Wireless Site Survey Best Practices
Aside from following the above steps and finding the right expert to perform your wireless site survey, there are other issues to consider. As a site owner or IT administrator, it is imperative that you also consider the following site survey guidelines for WLAN deployment:
- Always plan for overlap between wireless access points to ensure smooth streaming. Map out coverage so that you can clearly see areas where overlap may be weakest.
- When designing wireless networks, make sure that wireless access points don’t use a transmit power greater than what client devices can handle.
- Map out the environment’s “noise floor,” which is a mixture of all background RF radiation within the environment.
- Carefully map out the most critical areas for wireless signal (poor signal to the executive suite can spell disaster).
- Accurately identify all potential sources of interference that might block or weaken the wireless signal.
- Create clear, legible plans that can be easily followed during installation.
- Analyze the data to pinpoint any areas where the network is faltering; filtering results by turning off certain channels will help with interference.
The Future of WLAN Deployment
The network infrastructure of the future is increasingly interconnected and flexible. Organizations will tolerate less interference and insist on greater uptime and connectivity, even at remote locations within their environment. Furthermore, you can bet that security (both physical and software-based) will increase in importance as bad actors, malware, and viruses continue to increase.
The Right Partner Can Help You Perfect Your Wireless Network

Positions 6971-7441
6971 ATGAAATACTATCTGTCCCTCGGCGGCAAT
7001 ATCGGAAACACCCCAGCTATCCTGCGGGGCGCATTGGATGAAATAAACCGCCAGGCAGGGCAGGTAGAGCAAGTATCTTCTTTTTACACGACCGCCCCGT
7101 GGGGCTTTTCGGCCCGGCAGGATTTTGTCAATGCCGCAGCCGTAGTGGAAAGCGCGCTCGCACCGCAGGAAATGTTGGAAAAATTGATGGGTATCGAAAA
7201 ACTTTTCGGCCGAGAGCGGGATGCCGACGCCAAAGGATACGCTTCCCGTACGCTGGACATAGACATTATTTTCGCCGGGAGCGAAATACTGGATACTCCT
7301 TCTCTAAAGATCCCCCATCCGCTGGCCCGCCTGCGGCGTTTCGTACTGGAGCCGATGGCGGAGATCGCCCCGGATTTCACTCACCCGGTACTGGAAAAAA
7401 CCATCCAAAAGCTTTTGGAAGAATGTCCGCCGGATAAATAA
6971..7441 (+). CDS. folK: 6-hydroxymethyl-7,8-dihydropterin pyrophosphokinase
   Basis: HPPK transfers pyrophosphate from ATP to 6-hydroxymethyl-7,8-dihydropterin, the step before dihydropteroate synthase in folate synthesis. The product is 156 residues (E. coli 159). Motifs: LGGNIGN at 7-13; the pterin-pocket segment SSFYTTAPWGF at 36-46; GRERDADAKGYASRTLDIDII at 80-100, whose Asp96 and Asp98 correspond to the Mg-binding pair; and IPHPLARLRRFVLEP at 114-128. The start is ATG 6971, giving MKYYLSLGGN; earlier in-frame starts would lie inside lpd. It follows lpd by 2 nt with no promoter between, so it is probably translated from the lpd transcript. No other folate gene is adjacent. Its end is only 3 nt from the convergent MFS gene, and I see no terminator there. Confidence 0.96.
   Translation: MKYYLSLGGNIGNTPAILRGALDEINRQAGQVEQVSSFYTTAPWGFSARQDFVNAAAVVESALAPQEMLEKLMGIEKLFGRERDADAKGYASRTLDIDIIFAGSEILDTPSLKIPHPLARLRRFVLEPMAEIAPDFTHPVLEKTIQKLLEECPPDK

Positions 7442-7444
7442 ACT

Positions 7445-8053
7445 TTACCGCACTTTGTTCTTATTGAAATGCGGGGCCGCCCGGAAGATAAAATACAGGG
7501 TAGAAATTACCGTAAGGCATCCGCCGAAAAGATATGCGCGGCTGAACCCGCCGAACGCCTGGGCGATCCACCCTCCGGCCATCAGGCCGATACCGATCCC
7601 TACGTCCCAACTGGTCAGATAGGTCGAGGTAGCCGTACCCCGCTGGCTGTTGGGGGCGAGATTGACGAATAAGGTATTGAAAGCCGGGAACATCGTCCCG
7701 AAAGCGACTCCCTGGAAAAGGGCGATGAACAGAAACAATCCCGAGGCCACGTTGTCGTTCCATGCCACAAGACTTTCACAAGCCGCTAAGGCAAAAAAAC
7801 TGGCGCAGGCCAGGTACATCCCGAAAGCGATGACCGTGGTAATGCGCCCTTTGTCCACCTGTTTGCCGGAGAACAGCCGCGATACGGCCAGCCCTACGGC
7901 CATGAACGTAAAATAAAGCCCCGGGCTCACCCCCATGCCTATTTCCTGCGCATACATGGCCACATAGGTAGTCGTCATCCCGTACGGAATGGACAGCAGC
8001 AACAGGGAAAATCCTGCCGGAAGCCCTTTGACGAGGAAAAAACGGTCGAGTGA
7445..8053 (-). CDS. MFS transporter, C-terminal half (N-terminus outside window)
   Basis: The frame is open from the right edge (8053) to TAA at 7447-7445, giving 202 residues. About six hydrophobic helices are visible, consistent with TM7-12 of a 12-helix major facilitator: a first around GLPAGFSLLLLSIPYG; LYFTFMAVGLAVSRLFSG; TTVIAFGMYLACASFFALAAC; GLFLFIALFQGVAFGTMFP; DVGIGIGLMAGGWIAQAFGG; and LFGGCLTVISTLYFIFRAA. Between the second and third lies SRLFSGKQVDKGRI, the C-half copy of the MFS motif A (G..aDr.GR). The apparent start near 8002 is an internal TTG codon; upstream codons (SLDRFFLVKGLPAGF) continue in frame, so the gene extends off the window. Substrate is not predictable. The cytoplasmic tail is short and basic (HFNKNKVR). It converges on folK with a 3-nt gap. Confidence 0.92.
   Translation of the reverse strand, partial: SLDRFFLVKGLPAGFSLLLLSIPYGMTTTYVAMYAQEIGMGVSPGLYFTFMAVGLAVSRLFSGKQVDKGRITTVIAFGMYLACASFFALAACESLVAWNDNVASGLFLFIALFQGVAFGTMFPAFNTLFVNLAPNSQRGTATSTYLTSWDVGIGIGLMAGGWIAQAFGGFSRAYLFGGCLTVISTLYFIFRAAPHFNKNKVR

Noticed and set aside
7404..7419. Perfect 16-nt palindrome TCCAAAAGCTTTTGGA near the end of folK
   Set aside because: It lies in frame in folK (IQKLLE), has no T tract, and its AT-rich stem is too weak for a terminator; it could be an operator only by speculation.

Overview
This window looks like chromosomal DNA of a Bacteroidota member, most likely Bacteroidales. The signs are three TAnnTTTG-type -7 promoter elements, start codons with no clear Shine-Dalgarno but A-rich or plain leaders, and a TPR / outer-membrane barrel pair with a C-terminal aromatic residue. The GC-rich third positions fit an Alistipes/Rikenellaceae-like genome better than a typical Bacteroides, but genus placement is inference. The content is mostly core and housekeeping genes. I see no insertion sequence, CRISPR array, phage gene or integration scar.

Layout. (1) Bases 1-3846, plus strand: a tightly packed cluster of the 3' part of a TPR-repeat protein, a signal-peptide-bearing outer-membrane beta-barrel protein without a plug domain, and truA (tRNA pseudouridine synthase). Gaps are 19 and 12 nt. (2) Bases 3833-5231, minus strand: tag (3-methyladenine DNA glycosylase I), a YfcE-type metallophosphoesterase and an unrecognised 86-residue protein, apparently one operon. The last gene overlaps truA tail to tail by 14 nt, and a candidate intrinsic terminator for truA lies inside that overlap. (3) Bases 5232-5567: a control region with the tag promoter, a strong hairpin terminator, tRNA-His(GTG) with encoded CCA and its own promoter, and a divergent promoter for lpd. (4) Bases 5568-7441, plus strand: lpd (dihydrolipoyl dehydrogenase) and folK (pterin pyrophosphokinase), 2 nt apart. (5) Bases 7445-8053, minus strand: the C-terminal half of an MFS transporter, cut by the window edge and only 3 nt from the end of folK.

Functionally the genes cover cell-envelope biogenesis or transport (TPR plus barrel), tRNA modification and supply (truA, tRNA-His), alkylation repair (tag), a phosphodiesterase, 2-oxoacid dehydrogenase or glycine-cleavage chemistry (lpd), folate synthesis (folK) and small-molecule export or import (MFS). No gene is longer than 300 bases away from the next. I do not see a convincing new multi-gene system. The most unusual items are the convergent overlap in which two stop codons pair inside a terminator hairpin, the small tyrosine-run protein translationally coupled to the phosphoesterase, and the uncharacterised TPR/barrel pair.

The site survey is an integral precursor to the implementation and optimization of a wireless network. Park Place Technology’s Wireless Transformation service leads organizations through wireless modernization by leveraging our three-phase Assessment & Design, Build & Ship, and Deployment process on a global scale. We provide a complete end-to-end solution, from onsite wireless survey (coverage heatmaps), optimized designs, to new cabling and AP installation with validation surveys.
However, if a complete wireless refresh is not your immediate need, Park Place’s Data Center Professional Services can address several ad hoc project needs as well, such as: new office/warehouse deployments, WLAN security assessments, user connectivity and WLAN performance issue identification, and resolution and wireless optimization. Plus, our platform-neutral approach means we are not tied to a specific manufacturer solution. Rather, we are aligned to your unique environment, goals, and budget. And our approach is flexible, allowing you to leverage only the service components that you need, which helps to manage costs.
Regardless of your needs, our global data center and networking optimization firm is here to help. Contact Park Place Technologies to learn more about our Wireless Transformation services and get started on conducting your wireless site survey today!